Volunteers smoke, drive for science in Bay Area [News Brief]
As more states move to legalize recreational cannabis, driving under the influence of pot remains illegal. For law enforcement, this is where the rubber hits the road.
In a high-speed driving test conducted in June, researchers from a Bay Area company working on a pot breathalyzer, Hound Labs, found that drivers made numerous “potentially fatal errors” 30-45 minutes after smoking cannabis, including those with extremely low levels of THC in their breath.
Hound Labs claims it’s the first time anyone has measured driving performance -- judgment, reaction time, decision-making etc. -- in conjunction with THC breathalyzer measurements. Correlating the presence of THC with impairment has been notoriously tricky, and is seen as a major step toward a marijuana DUI standard similar to alcohol.
To develop the driving tests, Hound Labs worked with scientists from Triple Ring Technologies, a research and development firm based out of Newark, California, and Johannes van Overbeek, a professional race car driver.
The team developed a 1.5 mile driving course, containing construction zones, debris, standard road signs, and unexpected obstacles (including a bicycle on the road) to test driver ability both sober and stoned.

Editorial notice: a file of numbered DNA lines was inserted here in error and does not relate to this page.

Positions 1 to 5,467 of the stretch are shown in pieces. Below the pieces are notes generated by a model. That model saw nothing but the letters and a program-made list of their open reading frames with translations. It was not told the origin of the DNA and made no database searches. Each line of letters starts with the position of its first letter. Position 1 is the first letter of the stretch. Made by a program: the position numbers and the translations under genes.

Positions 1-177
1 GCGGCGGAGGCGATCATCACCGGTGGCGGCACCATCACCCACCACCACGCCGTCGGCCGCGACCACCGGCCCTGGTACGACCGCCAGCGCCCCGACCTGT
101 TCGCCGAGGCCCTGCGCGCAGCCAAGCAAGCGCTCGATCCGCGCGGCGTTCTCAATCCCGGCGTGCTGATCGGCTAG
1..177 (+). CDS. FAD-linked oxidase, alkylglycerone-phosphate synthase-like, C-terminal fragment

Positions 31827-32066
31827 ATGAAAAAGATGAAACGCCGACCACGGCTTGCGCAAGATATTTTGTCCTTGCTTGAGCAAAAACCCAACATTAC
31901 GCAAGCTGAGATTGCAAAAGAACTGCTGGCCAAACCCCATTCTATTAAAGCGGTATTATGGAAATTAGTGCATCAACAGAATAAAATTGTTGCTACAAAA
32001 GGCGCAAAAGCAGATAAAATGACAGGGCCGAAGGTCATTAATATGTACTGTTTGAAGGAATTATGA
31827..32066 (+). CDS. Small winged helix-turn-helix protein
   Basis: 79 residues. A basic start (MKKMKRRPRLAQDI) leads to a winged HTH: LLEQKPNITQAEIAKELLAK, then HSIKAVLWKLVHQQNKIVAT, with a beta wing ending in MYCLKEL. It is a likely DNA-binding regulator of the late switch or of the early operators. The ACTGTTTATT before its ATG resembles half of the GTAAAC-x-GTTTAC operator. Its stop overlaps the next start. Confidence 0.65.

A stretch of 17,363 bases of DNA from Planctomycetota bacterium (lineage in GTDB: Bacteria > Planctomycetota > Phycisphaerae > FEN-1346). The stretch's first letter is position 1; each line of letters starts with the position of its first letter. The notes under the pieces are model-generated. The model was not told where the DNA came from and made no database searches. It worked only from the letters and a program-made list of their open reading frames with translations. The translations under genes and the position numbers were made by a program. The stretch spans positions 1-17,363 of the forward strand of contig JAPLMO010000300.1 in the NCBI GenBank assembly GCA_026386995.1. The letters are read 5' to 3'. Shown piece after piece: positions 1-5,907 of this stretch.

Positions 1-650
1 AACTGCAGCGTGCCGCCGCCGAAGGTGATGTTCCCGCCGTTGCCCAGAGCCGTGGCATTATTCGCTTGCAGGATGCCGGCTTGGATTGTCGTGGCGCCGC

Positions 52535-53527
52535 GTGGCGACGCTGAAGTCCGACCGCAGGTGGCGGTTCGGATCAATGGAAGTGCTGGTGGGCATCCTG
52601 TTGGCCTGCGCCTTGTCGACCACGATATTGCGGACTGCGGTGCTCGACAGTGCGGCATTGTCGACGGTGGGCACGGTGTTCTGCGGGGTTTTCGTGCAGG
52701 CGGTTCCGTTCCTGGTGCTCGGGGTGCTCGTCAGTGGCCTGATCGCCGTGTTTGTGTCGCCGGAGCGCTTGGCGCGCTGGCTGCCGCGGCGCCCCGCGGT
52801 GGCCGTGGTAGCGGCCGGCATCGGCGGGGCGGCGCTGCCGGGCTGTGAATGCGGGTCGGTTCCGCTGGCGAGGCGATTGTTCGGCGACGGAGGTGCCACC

Three drivers participated in the test. As they completed the course, van Overbeek sat in the passenger seat.
“When the drivers were sober, they made no mistakes, but each driver made a series of errors when stoned – hitting cones, crashing into larger obstacles, and unfortunately colliding with a bike that was on the shoulder of the road,” said van Overbeek.
In a video provided by the lab, all three drivers, while stoned, are shown hitting the “cyclist” on the road. And, according to Mike Lynn, CEO and Co-Founder of Hound Labs, two out of three drivers weren’t aware they hit the bike.
The new data contradicts other studies showing there is no risk of driving under the influence of marijuana in and of itself.
In a 2016 study including 9,000 drivers conducted by the National Highway Traffic Safety Administration, researchers found that -- after controlling for common confounding factors like alcohol use, age, gender, ethnicity, and day or nighttime driving -- having marijuana in your system doesn’t “significantly contribute” to crash risk. By contrast, those with breath alcohol concentrations of .05 and .08, however, were 2.07 and 3.93 times more likely to crash than sober drivers, respectively.
Other data points also undermine the case for increased stoned driving interdiction efforts. Two studies have shown vehicle fatality rates dropping after medical cannabis became legal.
Additionally, the number of drivers issued citations for stoned driving in Colorado has gone down, by 33 percent, in the first quarter of 2017 compared to the same time period of the prior year.
If THC does impair driving at any level -- where that level lies is still unclear, and sorting out varying tolerance levels amongst cannabis users is a major hurdle makers of cannabis breathalyzers will have to face.
The company plans to begin manufacturing the Hound marijuana breathalyzer at the end of 2017.